As I was looking at ideas for our backyard landscaping project, I stumbled across this "botanical tower" idea.   After some sleuthing, I found a company that made these for over $300!  That didn't include the shipping or the lanterns.  Knowing I had a master woodworker in my life (a.k.a. my husband), I promptly added it to my "honey do"/"wish list".
All he had to go on, was a picture....but, since I've done this to him on many occasions in the past, I knew he would be able to figure out the design, construction and materials to deliver something pretty dang close to what I was looking for.....and for a fraction of the cost.  The materials were approximately $40, and I was able to find the lanterns on Amazon for just under $20 each!                                   Our project began in mid-June and involved removing a large portion of the lawn and replacing it with rock.  We added five large boulders and then I slowly started adding in the plants.   Everything I added is drought resistant which is critical here in Colorado.    I'm thinking I may find myself replacing a few next spring since I may need to also focus on rabbit resistant options as well.  We always have some rabbits in our yard, and I see evidence of them chewing on a couple of my brand new plants!

We've lived in Colorado long enough to know it's going to take a few seasons for my vision to take shape, but as these plants start to mature it's going to be beautiful.  I chose several ornamental grasses, along with some flowering plants and ground covers:  purple salvia, sage, Red Baron grass, Karl Foerster grass, yellow day lilies, red yarrow, purple and pink creeping phlox, blue fescue grass and pink ice plants.   

It's going to be fun to look back on these pictures in a few years time to see how these little baby plants have grown.  I specifically chose what I did for the variety in size, shape, height and color.  As for the tower.....we positioned it so it's best vantage point is when sitting on the back patio....and I intend to spend plenty of time appreciating it in the years to come!

Friday, August 31, 2018


I enjoy egg dishes..... a lot..... with that in mind, I thought it time to try a new frittata recipe.  So I went with a bacon, mushroom, spinach version.  It turned out really good, and the great thing about a frittata is you get plenty of breakfasts in one recipe!  I cut up the leftovers into individual pie pieces and freeze them in plastic bags for another day.  Just remove from the baggie and re-heat in the microwave.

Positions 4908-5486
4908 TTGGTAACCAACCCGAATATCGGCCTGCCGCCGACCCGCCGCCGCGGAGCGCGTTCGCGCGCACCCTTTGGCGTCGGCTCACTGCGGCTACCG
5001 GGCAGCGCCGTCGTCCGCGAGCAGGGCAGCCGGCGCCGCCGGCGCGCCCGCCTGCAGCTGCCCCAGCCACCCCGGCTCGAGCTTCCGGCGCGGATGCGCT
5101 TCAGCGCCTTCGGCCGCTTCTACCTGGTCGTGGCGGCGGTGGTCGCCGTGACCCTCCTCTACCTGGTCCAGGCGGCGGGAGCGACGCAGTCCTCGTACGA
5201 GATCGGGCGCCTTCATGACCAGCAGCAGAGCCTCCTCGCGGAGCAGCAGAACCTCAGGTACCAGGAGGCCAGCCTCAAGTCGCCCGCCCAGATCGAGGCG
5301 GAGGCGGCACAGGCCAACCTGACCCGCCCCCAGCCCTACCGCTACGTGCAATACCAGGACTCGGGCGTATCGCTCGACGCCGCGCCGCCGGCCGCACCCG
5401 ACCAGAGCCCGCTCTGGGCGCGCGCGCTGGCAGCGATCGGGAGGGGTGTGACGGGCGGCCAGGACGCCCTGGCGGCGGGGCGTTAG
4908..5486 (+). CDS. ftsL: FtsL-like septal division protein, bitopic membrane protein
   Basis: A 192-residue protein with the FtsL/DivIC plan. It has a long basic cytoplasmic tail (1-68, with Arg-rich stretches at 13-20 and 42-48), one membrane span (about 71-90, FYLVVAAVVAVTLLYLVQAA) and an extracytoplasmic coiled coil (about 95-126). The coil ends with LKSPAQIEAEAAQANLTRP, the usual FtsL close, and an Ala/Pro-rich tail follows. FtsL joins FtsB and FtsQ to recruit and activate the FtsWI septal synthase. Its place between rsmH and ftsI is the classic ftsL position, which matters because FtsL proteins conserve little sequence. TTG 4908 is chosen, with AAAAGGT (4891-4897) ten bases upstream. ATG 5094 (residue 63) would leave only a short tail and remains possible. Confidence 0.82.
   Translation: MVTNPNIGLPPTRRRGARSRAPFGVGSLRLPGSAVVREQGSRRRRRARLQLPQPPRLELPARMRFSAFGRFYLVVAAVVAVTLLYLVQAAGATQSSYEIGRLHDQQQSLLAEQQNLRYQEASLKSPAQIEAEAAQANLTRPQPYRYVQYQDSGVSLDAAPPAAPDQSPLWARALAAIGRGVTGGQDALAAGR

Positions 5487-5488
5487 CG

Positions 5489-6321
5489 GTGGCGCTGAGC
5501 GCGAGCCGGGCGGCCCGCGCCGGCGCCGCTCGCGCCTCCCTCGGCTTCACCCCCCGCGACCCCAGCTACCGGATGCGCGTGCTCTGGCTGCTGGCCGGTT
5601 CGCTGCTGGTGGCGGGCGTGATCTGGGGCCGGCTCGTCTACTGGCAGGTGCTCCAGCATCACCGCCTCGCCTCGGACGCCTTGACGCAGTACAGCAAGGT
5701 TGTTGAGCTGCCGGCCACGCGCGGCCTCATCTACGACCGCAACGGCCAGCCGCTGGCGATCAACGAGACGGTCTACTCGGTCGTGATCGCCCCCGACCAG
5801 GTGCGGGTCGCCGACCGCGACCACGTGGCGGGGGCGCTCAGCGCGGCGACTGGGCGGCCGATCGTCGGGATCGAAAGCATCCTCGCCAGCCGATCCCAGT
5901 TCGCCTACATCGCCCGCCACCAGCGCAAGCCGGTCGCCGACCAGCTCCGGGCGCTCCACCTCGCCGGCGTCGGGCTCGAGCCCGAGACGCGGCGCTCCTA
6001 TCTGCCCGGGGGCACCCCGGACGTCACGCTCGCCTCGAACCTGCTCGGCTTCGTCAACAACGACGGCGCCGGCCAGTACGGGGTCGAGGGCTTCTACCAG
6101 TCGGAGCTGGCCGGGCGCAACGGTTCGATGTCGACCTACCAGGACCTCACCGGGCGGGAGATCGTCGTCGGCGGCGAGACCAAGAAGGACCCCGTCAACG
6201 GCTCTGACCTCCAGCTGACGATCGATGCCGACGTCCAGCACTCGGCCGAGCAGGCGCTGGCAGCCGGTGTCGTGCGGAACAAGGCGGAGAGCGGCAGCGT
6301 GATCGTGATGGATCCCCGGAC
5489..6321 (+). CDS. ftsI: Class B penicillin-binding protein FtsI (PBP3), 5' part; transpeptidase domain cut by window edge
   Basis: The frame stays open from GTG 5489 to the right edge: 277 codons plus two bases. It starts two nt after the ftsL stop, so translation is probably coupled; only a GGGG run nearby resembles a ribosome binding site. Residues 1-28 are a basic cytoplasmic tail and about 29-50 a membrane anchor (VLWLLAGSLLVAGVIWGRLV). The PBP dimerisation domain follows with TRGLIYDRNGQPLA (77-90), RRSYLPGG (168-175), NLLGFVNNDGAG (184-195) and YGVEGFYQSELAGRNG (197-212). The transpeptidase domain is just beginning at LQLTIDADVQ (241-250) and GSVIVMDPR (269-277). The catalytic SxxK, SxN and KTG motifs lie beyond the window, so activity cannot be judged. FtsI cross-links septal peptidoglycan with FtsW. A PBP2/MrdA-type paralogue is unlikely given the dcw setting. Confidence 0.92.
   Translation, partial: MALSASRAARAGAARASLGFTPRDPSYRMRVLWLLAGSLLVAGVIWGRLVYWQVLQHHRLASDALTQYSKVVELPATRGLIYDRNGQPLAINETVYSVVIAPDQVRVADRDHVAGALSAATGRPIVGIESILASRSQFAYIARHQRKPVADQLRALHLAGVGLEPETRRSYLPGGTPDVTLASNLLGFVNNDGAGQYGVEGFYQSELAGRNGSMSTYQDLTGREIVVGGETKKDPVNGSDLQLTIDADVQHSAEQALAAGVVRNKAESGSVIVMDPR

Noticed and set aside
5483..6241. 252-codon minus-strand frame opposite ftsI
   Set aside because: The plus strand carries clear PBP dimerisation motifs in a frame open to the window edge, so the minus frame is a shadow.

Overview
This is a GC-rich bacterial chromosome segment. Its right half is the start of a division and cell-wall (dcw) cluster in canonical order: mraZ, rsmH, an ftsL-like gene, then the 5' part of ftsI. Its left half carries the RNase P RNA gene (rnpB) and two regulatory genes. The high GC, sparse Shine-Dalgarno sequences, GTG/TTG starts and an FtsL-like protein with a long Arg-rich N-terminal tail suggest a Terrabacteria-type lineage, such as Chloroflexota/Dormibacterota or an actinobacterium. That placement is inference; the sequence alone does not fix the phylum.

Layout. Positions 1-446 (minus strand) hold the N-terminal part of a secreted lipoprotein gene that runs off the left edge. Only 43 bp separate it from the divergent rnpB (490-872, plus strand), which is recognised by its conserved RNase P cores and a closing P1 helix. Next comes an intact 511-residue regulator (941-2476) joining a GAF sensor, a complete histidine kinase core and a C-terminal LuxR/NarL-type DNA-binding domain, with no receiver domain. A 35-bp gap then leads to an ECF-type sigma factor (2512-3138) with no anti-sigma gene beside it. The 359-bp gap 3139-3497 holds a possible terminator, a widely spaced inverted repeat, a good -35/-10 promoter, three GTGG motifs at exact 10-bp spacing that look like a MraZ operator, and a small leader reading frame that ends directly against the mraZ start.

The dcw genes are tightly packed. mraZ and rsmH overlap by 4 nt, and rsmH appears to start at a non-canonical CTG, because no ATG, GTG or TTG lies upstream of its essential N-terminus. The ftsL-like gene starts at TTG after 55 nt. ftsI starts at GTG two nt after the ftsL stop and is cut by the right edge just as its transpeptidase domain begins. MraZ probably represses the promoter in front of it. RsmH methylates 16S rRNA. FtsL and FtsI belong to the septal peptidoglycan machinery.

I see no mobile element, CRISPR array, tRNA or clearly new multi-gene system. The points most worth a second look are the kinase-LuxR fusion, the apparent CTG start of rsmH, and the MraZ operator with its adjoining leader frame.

Frittatas use a combination of stovetop and oven cooking, so you just need to be sure you have an ovenproof skillet. 


5 eggs
4 slices bacon, diced
½ cup milk
½ tsp. basil
½ tsp. dried oregano
½ tsp. thyme
8 oz. cremini (or if you have another favorite) mushrooms
2 cloves garlic, diced
2 cups spinach
1 roma tomato, diced
salt and pepper to taste
 stovetop cooking finished and ready to place in the oven


Preheat oven to 425 degrees.   In a bowl, mix together eggs, milk, basil, oregano, thyme.  Season with salt and pepper.

Cook the bacon until brown and crispy (I actually cooked an entire pound and reserved three full strips for the top).  Drain on a paper towel lined plate.  Reserve 1 Tbsp. of fat.  Add garlic and mushrooms and cook until tender and browned.  Add a bit of salt and pepper to season.  

Next add the spinach and tomato.  Cook until the spinach is wilted.   Stir egg mixture and bacon into the skillet until well combined.  Let cook undisturbed until the edges are set.  Top with reserved bacon and place in the hot oven.  Cook for approximately 13-16 minutes. 


recipe c/o:

Thursday, August 23, 2018


I know I've shared several scone recipes over the years, but here's yet another one.  These are "mini" scones which I really like.  I feel like I can get by with just a couple versus a big 'ole scone so it helps me with portion control.  Because, after all once you put a scone on your plate, you have to finish it right?  I mean, who cares if it's the size of your face!
I'm also happy to report that I really toned down the sweetness from the original recipe, and I'll show you how below.....


2 3/4 cups flour 
1/3 cup sugar
3/4 tsp. salt
1 Tbsp. baking powder
½ cup cold butter (cut into pats)
** 1 cup to 2 cups mini chocolate chips
2 large eggs
2 tsp. vanilla
1/2 - 2/3 cups half & half or milk (I used whole milk)

powdered sugar
milk, enough to make a thin glaze


In a large mixing bowl, whisk together all the dry ingredients.  Work in the butter just until the mixture is unevenly crumbly; it's okay to have some larger chunks of butter remain unincorporated.  Stir in the chips.

In a separate bowl, whisk together the eggs, vanilla, and ½ cup milk.  Add the liquid ingredients to the dry ingredients and stir until moistened and the dough holds together.  Don't be afraid to get your hands in there.  Add additional milk if it seems dry.